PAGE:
However, with President Hollande’s Socialist party losing the municipal elections this past March  thus shifting power to the Front National, a conservative party (Willsher 2014) the Charter’s ratification may come later rather than sooner. The fact that “half of the [French] Senate chamber will be renewed in the September 2014 senatorial elections” (Argemi 2014), may also postpone its ratification. 

The ECRML may not be ratified as soon as anticipated, but based on France’s history in relation with it, it seems inevitable for the Republic to ratify the Charter in the not too distant future. This brings up another major question to be considered: “Will ratifying the Charter in France truly empower the minority languages in France?”

France has only signed 39 of the 98 measures outlined in the Charter. Unless France decides to agree to more of the terms of the text then the ECRML will not provide the same protection for regional and minority languages that it does in other countries – such as Spain – that have ratified a much greater amount of the possible provisions proposed by the Charter (Argemí 2014). Even closer to the point, the French Culture Minister, Aurélie Filippetti claims that ratifying the Charter “will change little [for regional and minority languages] since most of the 39 measures are already possible with current French laws” (Argemí 2014).

Will the ratification of the Charter simply act as a “superficial makeover” (A Milestone 2014)?

In an interview with Filippeti, the French Cuture Minister agrees that “la Charte a, pour l'essentiel, une valeur symbolique. Elle marque la volonté de la France de protéger son patrimoine culturel” [The Charter in and of itself, has a symbolic meaning : it symbolizes France’s willingness to protect its cultural heritage] (Feltin-Palas 2014).

Nonetheless, as Filippeti says, “Ce n'est pas rien” [It’s quite a move] (Feltin-Palas 2014). The ratification, alone, may not bring major changes to regional and minority languages in France, yet there is still hope. Paul Molac, president of the Cultural Council of Britain (Argouarch 2009), argues that if the Charter is ratified than the process will be a positive one. He believes that the ECRML “will allow the adoption of laws on language policies favoring those languages” (Argemí 2014). This would most surely be a positive step. Now the question is this: is France be ready to take that small symbolic step?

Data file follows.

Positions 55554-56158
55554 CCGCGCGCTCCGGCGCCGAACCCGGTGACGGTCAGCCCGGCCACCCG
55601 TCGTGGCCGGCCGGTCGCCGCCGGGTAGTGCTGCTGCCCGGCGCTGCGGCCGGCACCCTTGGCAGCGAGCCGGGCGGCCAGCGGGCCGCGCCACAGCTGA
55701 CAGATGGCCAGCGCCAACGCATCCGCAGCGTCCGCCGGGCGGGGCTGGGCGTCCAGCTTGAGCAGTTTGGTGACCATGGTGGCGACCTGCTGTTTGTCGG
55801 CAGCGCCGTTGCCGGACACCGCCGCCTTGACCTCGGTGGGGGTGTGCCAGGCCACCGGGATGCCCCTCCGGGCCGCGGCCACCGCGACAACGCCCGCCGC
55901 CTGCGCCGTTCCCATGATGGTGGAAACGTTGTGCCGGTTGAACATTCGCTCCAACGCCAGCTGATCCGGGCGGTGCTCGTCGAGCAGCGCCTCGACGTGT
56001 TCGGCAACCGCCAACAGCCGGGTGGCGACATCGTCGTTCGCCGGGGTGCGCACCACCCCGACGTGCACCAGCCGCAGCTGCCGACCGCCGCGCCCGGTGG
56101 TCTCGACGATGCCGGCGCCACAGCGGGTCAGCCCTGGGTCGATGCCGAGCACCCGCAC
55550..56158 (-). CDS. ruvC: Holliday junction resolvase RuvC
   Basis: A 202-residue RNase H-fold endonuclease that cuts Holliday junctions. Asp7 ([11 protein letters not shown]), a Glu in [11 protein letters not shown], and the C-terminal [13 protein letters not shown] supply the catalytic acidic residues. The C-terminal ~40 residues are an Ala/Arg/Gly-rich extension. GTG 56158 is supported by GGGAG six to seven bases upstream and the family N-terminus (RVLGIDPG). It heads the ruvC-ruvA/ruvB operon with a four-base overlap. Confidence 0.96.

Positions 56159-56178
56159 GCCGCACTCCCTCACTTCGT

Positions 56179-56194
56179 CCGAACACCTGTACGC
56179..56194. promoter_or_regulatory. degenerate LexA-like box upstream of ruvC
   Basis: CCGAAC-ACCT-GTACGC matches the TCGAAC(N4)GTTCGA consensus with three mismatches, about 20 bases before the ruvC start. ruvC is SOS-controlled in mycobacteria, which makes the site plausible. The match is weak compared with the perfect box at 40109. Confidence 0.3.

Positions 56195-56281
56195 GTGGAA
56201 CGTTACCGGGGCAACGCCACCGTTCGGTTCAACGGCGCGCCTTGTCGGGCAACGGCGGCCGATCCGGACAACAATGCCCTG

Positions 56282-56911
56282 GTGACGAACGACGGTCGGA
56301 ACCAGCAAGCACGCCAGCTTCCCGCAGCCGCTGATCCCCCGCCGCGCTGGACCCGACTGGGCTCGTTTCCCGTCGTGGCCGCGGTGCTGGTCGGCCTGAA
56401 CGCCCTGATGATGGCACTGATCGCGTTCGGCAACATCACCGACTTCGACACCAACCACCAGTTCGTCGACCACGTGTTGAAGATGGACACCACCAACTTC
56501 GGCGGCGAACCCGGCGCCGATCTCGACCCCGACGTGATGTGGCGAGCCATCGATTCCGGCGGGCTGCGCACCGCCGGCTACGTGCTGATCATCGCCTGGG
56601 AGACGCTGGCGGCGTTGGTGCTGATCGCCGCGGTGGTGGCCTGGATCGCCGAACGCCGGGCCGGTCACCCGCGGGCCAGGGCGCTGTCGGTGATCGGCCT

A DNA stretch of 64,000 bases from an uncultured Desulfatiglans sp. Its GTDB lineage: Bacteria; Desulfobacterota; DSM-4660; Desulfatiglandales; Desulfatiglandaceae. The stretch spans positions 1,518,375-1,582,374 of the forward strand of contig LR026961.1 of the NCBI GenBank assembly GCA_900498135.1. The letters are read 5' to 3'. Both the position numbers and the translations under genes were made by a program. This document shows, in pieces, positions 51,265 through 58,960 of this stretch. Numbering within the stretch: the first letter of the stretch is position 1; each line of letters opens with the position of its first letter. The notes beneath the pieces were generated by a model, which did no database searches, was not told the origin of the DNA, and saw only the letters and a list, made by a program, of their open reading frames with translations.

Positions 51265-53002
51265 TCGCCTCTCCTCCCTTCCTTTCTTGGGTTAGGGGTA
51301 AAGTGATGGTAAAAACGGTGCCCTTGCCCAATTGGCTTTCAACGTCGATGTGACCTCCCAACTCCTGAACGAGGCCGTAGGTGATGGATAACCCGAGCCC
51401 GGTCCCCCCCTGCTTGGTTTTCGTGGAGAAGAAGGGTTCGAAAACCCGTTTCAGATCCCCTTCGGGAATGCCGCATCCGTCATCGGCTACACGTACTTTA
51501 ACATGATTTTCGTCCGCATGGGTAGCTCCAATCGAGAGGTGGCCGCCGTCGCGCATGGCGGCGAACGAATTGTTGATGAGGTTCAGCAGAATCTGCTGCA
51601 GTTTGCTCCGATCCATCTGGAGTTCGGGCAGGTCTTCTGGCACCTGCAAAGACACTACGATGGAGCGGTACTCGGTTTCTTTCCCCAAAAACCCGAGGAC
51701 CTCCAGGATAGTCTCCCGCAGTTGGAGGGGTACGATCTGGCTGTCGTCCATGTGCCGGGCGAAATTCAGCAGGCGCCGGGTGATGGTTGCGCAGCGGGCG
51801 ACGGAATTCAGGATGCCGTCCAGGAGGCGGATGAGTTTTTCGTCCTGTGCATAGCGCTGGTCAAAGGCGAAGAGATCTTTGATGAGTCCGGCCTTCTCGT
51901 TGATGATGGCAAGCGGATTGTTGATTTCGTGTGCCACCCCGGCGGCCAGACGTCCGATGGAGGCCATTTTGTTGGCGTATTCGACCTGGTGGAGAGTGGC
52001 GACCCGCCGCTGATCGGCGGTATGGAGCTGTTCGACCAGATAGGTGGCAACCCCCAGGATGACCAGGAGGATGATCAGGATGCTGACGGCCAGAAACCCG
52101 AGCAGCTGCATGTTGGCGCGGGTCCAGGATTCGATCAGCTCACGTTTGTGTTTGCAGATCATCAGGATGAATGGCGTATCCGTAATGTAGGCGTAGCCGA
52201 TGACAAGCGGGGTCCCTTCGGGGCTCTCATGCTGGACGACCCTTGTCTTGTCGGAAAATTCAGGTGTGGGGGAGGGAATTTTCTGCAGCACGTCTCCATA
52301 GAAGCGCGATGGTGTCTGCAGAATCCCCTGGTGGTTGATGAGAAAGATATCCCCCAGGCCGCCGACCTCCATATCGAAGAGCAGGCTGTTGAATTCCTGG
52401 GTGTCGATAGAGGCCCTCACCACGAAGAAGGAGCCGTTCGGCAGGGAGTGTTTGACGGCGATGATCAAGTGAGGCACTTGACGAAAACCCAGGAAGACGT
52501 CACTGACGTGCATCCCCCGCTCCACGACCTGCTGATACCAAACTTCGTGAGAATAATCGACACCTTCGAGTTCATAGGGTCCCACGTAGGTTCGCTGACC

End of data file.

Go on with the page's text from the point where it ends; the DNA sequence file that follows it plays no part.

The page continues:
Le Tricolour
Bibliographical Sources
"A Milestone for France’s Regional Languages." NPLD. N.p., 28 Jan. 2014. Web. 31 Mar. 2014. 

Argemí, Aureli, ed. "French National Assembly on Long, Uncertain Road towards European Charter of Languages Ratification." Nationalia. CIEMEN, 29 Jan. 2014. Web. 25 Apr. 2014.

Argouarch, Philippe. "Paul Molac élu Président Du Nouveau Conseil Culturel De Bretagne." Agence Bretagne Press. N.p., 07 Apr. 2009. Web. 25 Apr. 2014.

Barbière, Cécile. "France One Step Closer to Ratifying Regional Languages Charter." Web log post. EurActiv. Fondation EurActiv PoliTech, 02 Mar. 2014. Web. 31 Mar. 2014. 

Blackwook, Robert J. "L'Exception Française? Post-war Language Policy on Corsica." Journal of Multilingual & Multicultural Development 28.1 (2007): 18-33. Print.

"Civil Society Language Associations Gather to Demand Ratification of the European Charter for Regional or Minority Languages by France." NPLD. N.p., 21 May 2013. Web. 31 Mar. 2014.

Feltin-Palas, Michel. "Le Plan Du Gouvernement En Faveur Des Langues Régionales En Savoir plus Sur Http://www.lexpress.fr/region/aurelie-filippetti-les-langues-regionales-nous-enrichissent_1317942.html#o5DWIr7wuDEl6vWJ.99." L'Express. Groupe Express-Roularta, 28 Jan. 2014. Web. 25 Apr. 2014.

Willsher, Kim. "French Elections: François Hollande under Pressure after Crushing Losses." The Guardian. Guardian News and Media Limited, 31 Mar. 2014. Web. 25 Apr. 2014.

Dorian Sosa was a senior in Architecture with a major in French at the University of Illinois when he wrote this text in the “Language and Minorities in Europe”. Dorian is coming back to the U of I for graduate school and is interested in traveling over the summer.


Wednesday, May 21, 2014